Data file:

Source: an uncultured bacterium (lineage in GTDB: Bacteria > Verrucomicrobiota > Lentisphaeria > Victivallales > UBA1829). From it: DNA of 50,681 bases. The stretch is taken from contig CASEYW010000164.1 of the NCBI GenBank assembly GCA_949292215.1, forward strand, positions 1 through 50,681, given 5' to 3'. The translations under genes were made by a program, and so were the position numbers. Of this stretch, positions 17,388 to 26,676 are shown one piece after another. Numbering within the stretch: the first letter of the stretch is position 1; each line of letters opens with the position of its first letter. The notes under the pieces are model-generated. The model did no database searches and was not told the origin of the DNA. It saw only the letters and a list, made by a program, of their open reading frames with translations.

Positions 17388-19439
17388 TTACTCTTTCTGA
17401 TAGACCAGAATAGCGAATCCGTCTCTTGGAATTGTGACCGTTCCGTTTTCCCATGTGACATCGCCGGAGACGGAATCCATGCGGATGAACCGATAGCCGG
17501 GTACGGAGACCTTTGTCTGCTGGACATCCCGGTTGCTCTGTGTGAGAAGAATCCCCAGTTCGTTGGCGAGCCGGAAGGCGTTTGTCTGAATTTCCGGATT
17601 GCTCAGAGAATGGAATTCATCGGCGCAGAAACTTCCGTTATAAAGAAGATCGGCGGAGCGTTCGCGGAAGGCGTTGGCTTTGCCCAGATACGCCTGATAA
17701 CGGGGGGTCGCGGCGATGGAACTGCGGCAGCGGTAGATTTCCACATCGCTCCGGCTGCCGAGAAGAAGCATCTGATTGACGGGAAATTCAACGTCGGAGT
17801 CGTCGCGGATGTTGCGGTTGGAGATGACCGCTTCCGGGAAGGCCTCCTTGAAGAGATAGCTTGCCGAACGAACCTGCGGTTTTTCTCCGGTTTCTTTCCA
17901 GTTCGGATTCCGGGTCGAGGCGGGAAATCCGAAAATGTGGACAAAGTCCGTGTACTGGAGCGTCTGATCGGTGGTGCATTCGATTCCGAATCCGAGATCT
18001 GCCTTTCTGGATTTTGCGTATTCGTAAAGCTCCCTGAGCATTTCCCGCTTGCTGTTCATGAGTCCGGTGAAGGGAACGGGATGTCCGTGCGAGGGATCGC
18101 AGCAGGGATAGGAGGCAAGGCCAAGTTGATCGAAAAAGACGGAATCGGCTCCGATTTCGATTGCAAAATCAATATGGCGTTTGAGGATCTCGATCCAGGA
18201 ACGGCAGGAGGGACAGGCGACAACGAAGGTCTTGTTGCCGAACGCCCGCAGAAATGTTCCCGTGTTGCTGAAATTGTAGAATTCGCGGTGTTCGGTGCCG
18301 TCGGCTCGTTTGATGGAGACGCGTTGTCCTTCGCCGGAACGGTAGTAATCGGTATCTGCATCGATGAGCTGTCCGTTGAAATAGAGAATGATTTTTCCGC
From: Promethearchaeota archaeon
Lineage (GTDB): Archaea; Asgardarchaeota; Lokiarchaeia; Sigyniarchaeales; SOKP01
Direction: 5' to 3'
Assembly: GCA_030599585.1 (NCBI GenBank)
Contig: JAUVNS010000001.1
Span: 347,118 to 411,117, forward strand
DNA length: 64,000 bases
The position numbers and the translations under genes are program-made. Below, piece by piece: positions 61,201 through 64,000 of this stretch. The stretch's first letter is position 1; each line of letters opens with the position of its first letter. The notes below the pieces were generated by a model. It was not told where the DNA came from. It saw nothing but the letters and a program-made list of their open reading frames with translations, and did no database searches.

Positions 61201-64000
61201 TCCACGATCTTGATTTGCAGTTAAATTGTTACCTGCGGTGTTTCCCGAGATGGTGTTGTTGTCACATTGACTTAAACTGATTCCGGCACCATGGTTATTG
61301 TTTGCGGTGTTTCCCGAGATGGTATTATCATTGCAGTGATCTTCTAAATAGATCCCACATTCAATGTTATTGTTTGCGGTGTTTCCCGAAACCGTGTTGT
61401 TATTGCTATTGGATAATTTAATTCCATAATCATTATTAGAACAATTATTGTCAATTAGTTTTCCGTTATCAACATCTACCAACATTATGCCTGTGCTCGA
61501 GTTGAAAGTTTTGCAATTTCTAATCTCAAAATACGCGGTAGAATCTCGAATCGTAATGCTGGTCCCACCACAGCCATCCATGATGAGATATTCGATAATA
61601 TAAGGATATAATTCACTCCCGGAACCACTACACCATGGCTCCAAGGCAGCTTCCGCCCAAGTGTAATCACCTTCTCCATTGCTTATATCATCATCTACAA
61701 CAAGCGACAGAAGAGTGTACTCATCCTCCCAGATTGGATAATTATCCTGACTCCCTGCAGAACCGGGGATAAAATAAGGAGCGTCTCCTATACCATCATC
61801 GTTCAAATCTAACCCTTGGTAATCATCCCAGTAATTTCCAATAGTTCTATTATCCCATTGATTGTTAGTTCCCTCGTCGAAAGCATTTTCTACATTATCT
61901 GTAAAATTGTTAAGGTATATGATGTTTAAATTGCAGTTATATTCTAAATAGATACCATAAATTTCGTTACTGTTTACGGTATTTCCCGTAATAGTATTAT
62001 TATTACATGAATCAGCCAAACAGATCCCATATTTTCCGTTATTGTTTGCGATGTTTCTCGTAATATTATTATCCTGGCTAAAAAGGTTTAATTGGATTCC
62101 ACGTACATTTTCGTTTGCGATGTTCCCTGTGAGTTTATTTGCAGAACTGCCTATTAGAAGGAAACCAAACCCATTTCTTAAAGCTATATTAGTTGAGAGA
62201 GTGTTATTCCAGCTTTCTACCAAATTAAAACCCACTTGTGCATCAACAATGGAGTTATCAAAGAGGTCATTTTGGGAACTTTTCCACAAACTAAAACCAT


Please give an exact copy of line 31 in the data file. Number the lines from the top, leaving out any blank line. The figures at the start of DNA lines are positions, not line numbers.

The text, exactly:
62001 TATTACATGAATCAGCCAAACAGATCCCATATTTTCCGTTATTGTTTGCGATGTTTCTCGTAATATTATTATCCTGGCTAAAAAGGTTTAATTGGATTCC